I love the Samsung Galaxy Note I purchased a few weeks ago. It was not an easy product to buy. Despite its general “First Worldness”, there are a whole bunch of things that Singapore has not yet figured out. You cannot use any ATMs in Singapore except for the one that issued your ATM card. Taxis are unavailable in the rain. Customer service is frequently bad. And its not so easy to buy a phone.
My journey to get a new phone started when I saw a couple of colleagues brandishing this new Samsung device. Preposterously large but amazingly beautiful, the geek in me quickly fell in love. One of my colleagues said that my monstrous monthly mobile phone bill (often above S$1000 a month) would entitle me to a free phone or very large rebate on a new device.
I called up my carrier, SingTel. Because I am on EMC’s corporate plan, I could not deal with SingTel directly. They referred me to EMC’s liaison for SingTel. She presented the following offer. If I signed a new 24-month contract, SingTel would sell me the phone at S$400 off the list price of S$1200. Then I learned the rest. The phone’s street price is S$800, so the S$400 dollar discount was worthless. And the contract break fee was S$800! If I broke they contact not only would SingTel get their money back but they would profit an additional S$400.
OK. I was not going to buy this phone from SingTel.
Near my home is a low-rent shopping mall called Lucky Plaza. It is full of shady electronics stores with good prices. I walked into one and the salesman quoted me a price of S$795 for the Galaxy Note. Wow, I’ll take it! But as I reached for my credit card he said, “why would you want that old phone when there is a newer, better Samsung device available?” I was skeptical.
I asked for a few minutes to research his claim using my BlackBerry. The BlackBerry’s horrifically unfriendly browser guaranteed I would need at least 10 minutes to do my research. And while I sat there the “better” phone went from S$900 to S$850 to S$800 to S$750 to, finally, “buy this phone now as S$700 or leave.” I chose to leave.
At this point I really wanted to play with a new toy. And given my two failures so far, I was willing to pay a premium to get the right phone in an untampered box. (The boxes at Lucky Plaza had inexplicably all been opened.) So, I next visited an outlet of SingTel’s competitor in Singapore: M1.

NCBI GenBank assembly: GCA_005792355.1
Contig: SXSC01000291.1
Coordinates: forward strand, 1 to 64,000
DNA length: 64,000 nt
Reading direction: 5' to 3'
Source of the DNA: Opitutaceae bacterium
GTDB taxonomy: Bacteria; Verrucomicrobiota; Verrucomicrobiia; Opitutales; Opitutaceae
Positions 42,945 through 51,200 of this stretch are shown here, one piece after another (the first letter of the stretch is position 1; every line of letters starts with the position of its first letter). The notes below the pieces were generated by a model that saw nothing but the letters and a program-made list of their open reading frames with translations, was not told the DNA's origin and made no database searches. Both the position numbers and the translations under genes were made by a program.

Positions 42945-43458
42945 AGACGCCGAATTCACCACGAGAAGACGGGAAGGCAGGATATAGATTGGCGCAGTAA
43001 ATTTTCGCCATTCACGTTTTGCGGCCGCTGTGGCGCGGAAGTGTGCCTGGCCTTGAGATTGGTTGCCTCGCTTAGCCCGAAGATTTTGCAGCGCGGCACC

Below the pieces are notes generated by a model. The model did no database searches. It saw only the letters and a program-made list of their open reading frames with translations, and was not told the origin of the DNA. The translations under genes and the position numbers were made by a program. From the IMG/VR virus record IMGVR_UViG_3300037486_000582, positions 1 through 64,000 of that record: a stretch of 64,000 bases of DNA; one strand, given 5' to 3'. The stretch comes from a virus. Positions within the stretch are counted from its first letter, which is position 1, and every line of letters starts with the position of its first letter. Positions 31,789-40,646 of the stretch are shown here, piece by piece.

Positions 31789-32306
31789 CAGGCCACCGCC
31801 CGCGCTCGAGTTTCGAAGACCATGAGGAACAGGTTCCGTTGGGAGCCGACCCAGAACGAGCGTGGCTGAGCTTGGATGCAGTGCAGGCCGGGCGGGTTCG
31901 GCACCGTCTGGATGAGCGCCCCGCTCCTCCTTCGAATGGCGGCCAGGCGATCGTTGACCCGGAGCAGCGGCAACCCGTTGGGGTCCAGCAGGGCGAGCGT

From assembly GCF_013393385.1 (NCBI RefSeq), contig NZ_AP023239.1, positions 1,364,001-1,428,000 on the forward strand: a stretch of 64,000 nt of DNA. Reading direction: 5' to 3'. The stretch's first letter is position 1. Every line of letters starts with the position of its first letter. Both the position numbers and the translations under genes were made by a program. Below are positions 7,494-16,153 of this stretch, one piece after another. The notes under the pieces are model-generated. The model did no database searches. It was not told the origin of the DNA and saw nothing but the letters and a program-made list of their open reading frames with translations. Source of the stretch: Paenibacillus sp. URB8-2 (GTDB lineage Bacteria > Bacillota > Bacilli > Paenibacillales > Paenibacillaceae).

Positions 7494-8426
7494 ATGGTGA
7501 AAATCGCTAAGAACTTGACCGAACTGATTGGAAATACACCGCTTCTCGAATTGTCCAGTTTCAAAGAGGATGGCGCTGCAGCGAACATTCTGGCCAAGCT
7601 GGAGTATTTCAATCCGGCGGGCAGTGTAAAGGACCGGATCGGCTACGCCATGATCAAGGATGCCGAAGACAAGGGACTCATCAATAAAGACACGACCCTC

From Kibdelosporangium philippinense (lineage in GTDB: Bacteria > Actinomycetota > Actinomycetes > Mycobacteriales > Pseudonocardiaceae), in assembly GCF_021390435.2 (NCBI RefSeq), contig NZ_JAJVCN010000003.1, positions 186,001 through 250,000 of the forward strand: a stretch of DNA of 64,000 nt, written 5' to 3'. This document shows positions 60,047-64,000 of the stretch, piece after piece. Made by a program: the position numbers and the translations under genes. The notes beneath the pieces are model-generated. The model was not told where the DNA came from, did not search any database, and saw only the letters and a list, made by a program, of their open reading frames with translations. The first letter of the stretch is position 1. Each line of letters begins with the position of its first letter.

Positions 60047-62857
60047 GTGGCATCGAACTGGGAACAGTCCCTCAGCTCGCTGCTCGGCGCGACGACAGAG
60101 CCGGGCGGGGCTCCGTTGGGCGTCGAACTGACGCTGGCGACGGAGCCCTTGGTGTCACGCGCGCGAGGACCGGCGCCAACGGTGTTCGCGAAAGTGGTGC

The M1 outlets are designed to make people angry. They always have a 20+ person queue snaking out their entrance in the mall. At the front of the line is a service agent that hands you a number that allows you to wait for a rep’s help. (Why would you wait in a 10-minute line to get a number? Why can you not just grab the number at the entrance?) Because I did not need or want a rep–I just wanted to buy the phone–I walked right to the back.
The woman I talked to refused to help. She said I needed to wait in the front line to get a number. Then I should wait to be called by a rep who would help me complete a contract and then redirect me to the cashier queue, currently seven patrons deep. When I explained that I did not want a contract she said, “you need a contract to buy this phone.” I told her that I did not want M1′s mobile phone service. She said, “with our company you need to fill out a contract to say that you don’t want our service.”
I was pretty pissed off. Everything about this store was designed to anger its customers. And here I was, credit card in hand, willing to pay them a S$200 premium just to hand me the device. By design the store wanted me to wait and by process the company wanted to make this difficult and intrusive.
But that is Singapore service in a nutshell. So many policies do not make sense. And when you ask staff about them they do not see a problem. Locals are so used to these awful policies that they are just resigned that the world should work that way. There is no urgency in service. There is no logic in business. There is only process and rules that no one questions and everyone follows.
Anyway, I finally bought my phone from one of the electronics megamalls called Funan DigitaLife Mall. The first store I walked into had my Samsung on display for S$850. When I asked him if he would give me a discount he said, “sir, we don’t work that way.” You’re my man! I thought. I bought the phone on the spot.